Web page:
The Year in Review

As 2019 ends, it has definitely been an interesting one for me. This year has required more of me than years in the past because I made a decision to be more emotionally aware.

Despite not being able to see my growth on the outside, my emotional growth on the inside has been exponential.

I cannot say the circumstances forced me to grow because I actually experienced less chaos than in years past. The difference this year is that I was much more introspective as I was going through things, even good things.

What is Introspection?

Introspection is a self-examination inward of one’s thought process and feelings to better understand what is happening.

It can be a self-research tool or a way to connect the behaviors, habits, and beliefs you have to past and present occurrences. Through self-examination, you can gain clarity of your own identity.

What isn’t Introspection?

If you continue to examine the things that happened in your life or your actions to the point that you overthink or think obsessively, that is no longer introspection, but rumination.

Rumination can lead you to self-judgment, self-flagellation, anxiety, and depression. It is giving an audience to your inner critic and letting them tell you all the reasons why you should feel bad and that isn’t the goal of introspection.

The Goal of Introspection

The focus of being introspective isn’t to beat yourself up. It’s not tough love. However, if you start to explore your inner world without understanding that you must impart self-compassion and view yourself with detachment then you can see the connective tissues between your feelings and beliefs then think it means to start a war with yourself to separate them.

The goal isn’t to fix yourself. It’s to see yourself for, maybe, the first time.

It’s not easy or for the faint of heart which is why many people avoid it and they avoid therapy because therapy can be guided introspection.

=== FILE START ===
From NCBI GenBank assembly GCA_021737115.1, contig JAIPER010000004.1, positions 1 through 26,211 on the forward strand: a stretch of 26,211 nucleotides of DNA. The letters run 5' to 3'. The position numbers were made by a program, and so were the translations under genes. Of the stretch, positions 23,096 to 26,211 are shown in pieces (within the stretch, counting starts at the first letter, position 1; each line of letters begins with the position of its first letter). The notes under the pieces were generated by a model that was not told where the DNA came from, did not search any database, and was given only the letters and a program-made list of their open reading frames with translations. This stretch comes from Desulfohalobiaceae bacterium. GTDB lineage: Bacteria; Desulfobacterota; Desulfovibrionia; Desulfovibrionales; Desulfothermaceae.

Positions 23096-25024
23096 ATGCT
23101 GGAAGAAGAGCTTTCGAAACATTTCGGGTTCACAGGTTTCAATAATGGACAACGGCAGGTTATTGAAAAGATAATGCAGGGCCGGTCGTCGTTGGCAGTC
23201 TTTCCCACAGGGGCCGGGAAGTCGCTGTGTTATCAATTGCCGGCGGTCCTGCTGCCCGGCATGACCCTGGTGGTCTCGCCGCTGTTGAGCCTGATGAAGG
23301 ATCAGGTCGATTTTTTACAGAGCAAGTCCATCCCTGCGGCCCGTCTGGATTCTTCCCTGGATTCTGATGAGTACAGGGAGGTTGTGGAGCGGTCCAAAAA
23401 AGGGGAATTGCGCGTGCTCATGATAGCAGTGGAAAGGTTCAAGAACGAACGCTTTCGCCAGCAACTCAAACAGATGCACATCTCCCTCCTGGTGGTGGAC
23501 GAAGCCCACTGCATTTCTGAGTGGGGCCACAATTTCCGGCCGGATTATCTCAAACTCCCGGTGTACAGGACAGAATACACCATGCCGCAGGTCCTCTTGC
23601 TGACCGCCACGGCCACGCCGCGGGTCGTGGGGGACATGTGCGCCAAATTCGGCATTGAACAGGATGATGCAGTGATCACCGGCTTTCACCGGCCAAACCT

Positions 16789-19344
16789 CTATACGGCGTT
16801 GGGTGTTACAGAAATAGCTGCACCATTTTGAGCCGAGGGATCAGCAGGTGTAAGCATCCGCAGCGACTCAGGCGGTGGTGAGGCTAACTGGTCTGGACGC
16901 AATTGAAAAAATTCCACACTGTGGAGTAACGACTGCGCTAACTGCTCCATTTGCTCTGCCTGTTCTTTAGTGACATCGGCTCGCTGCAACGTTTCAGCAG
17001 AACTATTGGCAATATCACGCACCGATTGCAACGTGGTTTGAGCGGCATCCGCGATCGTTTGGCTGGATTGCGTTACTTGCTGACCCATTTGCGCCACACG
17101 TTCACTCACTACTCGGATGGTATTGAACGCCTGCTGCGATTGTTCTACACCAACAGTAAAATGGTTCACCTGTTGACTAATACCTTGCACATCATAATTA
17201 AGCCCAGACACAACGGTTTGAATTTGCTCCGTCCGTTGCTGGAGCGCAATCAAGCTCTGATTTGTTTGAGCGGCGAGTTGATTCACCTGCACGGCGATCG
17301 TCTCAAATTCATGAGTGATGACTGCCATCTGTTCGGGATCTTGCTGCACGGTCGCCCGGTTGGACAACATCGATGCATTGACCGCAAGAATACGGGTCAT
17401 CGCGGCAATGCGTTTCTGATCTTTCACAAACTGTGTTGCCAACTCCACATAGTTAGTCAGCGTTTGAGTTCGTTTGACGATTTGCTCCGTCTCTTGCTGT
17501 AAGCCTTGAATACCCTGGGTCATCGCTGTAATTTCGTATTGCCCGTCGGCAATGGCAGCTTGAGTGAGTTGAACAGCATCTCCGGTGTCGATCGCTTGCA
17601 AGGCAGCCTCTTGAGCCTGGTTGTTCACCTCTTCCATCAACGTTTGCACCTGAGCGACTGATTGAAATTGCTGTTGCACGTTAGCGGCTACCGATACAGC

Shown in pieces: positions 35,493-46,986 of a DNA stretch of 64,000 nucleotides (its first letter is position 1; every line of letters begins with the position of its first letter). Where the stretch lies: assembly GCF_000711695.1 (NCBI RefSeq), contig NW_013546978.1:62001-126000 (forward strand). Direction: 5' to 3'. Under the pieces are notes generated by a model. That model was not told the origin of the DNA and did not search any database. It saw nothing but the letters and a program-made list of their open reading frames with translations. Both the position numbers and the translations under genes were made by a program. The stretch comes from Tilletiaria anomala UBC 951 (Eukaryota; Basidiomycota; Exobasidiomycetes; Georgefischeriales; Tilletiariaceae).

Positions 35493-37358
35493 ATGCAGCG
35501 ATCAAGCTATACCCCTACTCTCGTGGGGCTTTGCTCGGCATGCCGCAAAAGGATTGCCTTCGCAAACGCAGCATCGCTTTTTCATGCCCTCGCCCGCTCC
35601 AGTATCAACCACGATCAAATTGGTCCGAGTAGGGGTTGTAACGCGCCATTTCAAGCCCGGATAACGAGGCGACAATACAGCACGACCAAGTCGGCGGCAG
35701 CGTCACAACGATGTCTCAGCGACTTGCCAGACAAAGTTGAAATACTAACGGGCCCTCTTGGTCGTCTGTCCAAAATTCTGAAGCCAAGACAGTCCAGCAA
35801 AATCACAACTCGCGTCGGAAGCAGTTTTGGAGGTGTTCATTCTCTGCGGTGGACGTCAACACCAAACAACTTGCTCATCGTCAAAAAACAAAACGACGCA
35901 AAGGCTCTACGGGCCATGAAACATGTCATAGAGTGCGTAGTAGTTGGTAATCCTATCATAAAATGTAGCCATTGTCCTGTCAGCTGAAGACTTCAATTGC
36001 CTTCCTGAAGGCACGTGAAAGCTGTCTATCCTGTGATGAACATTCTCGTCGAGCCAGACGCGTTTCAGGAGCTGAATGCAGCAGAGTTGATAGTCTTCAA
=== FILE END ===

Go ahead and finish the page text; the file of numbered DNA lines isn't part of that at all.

I can’t lie, I had a hard time when I began the process of introspection. I wasn’t comfortable with my feelings. I was disconnected from them and I experienced them as negative. I repressed them until I was forced to deal with them through chaos or being so frustrated that I felt my own suffering. Instead of lashing out at other people, I started to look inside and figure out what was going on inside me.

At first, it was like standing in the middle of a storm. It was like the eye of a tornado and I was afraid if I felt the emotions that it would rip me to shreds.

Instead, what I learned was stuffing the emotions down was what gave them more strength. When I sat still and allowed myself to feel the emotion, the storm lessened until it felt like nothing.

The next step in being introspective was to figure out where the genesis of the emotions were. As I viewed myself with a compassionate lens, I found there was a lot of rage that I had been pushing down. The rage was the storm but it was much more harmless than I perpetuated it to be. Beneath the rage was a disappointment and then the disappointment had threads that were tied to so many childhood hurts. I just kept giving each of them their time to be heard, seen and acknowledged. I did a lot of journaling where I just let the hurt express itself without censoring or trying to convince myself it wasn’t painful.

As I did, they slowly lessened or stopped being as triggering as they used to be.

When they triggered me, instead of being angry or sad, I would just trace them back and try to figure out where their roots were. I tilled the soil and replanted some better seeds.

Once, I got through the emotions, I didn’t feel the need to hold on to my beliefs with a death grip. I began to examine my beliefs, which required me to sift and sort to find out where they came from. As I did that, I started to understand many were faulty beliefs passed down from others. Some beliefs were results of fear following traumatic events. Many were ripe to be rewritten and happy to go. When I changed my beliefs, I stopped needing people around people to be different. I stopped projecting and trying to control others.

It’s not a solution. It’s an on-going process.

At first, I thought I was going to get through all of my issues and then I would be done. I thought less bad things would happen if I could just get my self together. I thought I could Dyanne, Fix My Life.

Right on time, I experienced several emotional challenges and feelings came up all over again.

However, it was different this time.

What changed was even when something bad happened, I didn’t see the feelings as a sign of a problem with me. I saw them as a sign to dig deeper and practice self-compassion.

And, that, was life-changing because it felt like freedom.

Have you read the original anthology that was the catalyst for The Good Men Project? Buy here: The Good Men Project: Real Stories from the Front Lines of Modern Manhood


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